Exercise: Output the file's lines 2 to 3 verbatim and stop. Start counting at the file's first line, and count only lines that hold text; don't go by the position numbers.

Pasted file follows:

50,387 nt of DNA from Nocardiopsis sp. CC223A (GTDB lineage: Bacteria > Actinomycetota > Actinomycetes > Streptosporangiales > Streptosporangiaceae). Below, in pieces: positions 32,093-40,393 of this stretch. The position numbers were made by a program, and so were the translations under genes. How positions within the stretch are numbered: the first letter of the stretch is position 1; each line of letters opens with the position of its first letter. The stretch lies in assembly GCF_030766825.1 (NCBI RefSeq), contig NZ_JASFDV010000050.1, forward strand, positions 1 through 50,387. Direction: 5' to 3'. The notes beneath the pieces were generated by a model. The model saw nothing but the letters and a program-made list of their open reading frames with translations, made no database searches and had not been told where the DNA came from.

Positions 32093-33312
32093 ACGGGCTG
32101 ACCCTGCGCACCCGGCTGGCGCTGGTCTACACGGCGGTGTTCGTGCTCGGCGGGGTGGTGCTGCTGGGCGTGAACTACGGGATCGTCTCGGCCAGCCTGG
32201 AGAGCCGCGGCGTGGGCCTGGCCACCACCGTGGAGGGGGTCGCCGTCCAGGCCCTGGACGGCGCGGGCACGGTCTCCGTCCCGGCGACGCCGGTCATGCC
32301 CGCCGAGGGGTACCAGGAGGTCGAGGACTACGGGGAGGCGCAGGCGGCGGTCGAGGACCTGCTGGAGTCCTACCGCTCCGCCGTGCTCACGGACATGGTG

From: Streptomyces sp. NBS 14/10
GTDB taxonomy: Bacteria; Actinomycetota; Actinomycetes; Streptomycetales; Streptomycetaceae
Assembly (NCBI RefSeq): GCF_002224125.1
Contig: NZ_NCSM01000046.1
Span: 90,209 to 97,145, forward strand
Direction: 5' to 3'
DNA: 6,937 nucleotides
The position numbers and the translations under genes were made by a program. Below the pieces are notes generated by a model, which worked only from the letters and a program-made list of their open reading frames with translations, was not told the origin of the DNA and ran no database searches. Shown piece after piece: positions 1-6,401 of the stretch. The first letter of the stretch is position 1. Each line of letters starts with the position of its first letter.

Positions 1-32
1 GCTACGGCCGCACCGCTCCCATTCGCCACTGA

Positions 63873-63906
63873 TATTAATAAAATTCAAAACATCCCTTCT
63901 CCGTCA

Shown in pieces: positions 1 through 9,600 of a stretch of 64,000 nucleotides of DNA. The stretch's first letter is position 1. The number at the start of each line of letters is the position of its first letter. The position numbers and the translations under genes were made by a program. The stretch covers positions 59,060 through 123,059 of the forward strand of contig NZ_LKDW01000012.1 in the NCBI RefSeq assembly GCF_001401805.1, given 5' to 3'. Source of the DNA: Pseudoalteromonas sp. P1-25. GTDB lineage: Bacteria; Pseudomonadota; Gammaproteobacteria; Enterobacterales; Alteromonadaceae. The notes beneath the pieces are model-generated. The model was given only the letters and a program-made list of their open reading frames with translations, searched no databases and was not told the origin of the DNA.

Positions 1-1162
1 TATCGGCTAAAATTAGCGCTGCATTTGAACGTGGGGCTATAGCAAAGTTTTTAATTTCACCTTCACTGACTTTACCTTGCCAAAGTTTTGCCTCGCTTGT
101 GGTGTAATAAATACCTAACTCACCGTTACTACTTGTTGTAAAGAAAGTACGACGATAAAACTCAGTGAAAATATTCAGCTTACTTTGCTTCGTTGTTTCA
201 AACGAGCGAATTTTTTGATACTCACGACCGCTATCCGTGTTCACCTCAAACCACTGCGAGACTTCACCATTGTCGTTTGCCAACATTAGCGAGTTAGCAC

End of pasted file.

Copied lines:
Positions 32093-33312
32093 ACGGGCTG